The Greatest Play Ever Written (1)

What delights me most about my chronological Bible (Christmas gift from JC) is that it is arranged like it were a play, beginning with Act 1, Scene 1.

It brings back memories of my years at the Art Institute of Chicago as a student in performing arts. It makes me look at each Bible persona as a character, with a role to play, no matter how small, that brings the story to the last act and finally, the ending.

All characters were written in by the Playwright to represent real-life characters relevant through all generations.
One of these characters is Korah.

I glossed over this obscure man in my regular Bible. But on stage, he comes on strong.

Korah was a rubble rouser, like the loud-voiced oppositionists who find everything wrong with their leaders in government.

Korah raised up a mob of Israelites to oppose Moses’ leadership—he questioned why Moses was God's only spokesperson.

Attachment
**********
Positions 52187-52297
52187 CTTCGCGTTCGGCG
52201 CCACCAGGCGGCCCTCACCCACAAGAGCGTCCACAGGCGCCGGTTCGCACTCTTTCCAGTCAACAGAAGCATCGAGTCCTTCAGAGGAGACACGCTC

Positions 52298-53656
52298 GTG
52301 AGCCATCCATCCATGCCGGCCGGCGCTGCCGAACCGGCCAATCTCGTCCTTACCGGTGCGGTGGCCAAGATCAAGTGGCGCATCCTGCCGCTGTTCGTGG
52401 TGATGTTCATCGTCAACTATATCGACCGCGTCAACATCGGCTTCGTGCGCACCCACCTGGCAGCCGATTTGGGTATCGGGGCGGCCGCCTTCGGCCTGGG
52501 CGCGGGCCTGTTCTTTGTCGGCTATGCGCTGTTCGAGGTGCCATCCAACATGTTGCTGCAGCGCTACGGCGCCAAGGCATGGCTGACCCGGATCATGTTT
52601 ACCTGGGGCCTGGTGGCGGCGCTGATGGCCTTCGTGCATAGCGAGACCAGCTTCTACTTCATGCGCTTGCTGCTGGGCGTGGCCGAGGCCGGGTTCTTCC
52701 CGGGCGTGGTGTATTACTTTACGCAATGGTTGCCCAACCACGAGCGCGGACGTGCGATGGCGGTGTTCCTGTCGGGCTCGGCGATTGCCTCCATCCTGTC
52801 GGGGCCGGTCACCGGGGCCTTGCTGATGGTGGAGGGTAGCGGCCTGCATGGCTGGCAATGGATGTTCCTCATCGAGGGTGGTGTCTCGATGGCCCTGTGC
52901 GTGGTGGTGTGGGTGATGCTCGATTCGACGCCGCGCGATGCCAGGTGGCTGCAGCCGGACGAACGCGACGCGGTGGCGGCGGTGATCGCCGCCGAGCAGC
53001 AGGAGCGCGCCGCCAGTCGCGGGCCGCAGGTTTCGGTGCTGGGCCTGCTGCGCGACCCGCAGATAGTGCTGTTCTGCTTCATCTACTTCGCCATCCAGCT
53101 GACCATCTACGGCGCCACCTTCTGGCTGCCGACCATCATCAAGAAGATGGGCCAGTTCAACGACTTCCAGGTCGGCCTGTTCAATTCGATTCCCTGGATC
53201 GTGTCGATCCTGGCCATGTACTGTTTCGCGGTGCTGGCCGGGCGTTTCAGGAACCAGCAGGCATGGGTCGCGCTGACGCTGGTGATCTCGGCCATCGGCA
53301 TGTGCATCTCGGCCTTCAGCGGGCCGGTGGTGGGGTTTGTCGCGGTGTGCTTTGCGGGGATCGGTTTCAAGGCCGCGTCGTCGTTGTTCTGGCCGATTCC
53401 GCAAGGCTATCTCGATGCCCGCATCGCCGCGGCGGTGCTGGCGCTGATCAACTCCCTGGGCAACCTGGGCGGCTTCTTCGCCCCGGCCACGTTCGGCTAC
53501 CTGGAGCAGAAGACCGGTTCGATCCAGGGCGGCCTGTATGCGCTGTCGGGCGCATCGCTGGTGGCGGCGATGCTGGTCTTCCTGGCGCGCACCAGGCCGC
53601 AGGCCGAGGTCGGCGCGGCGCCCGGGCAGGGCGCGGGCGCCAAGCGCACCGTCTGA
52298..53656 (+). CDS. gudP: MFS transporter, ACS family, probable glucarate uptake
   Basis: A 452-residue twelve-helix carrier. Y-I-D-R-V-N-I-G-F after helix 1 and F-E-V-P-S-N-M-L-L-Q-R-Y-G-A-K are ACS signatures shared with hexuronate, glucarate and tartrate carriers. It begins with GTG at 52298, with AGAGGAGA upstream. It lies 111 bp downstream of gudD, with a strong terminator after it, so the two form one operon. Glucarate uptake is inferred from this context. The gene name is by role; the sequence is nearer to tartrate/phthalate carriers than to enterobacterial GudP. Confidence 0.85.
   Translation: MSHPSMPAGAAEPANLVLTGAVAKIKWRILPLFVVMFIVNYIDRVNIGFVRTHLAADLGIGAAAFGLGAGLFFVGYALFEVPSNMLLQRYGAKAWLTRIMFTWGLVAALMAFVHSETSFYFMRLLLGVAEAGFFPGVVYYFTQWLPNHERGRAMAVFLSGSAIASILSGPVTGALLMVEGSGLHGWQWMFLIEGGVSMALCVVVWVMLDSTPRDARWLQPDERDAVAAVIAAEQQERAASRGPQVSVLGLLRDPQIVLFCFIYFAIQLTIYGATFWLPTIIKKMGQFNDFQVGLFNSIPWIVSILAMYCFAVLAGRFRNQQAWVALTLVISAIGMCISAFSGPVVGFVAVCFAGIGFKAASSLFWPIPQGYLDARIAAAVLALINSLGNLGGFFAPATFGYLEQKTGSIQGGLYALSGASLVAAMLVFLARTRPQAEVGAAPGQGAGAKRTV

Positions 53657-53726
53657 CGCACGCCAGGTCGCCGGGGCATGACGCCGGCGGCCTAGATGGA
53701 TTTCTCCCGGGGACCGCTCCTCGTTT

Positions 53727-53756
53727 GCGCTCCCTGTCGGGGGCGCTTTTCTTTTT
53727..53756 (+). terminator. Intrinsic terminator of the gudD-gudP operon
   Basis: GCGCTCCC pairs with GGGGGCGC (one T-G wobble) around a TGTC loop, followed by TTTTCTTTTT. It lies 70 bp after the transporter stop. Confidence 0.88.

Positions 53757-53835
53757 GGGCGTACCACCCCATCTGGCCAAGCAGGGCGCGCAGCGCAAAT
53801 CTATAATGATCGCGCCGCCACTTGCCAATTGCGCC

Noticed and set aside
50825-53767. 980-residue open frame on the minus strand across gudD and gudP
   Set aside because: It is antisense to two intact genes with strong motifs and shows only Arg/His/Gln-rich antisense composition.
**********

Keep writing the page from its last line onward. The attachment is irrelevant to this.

Guess what happened next. God caused a massive but localized earthquake that caused Korah and his underlings to fall off from the face of the earth.   

“The earth opened its mouth and swallowed the men, along with their households and all their followers who were standing with them, and everything they owned.” Numbers 16:32 (NLT) 

This scenario won’t happen to the Korahs on earth today, but his is a hopeful story. It points us to the end of characters who oppose God's anointed.

If you were a play director, whom would you cast as Korah in this modern world?

Many come to mind. Just think of all the rebel leaders in countries that deposed their elected officers, or those who cry, "Impeach, impeach!" 

The intent of the master Playwright in including characters in cameo roles boggles the mind. He never missed out on details—those tiny touches that bring the epic play into our consciousness, relevant to the core.

Christians know the ending of this play. It is both tragic and triumphant. It’s tragic for those who don't believe in Christ as the only way to life everlasting.

It’s triumphant, ending happily ever after, for those who have accepted, and will accept, the grace of forgiveness from our Lord Jesus, and believe in Him as their Savior before they leave this earth or before He comes again. 

Note: This is the first in a series of eight posts on “The Greatest Play Ever Written.” 

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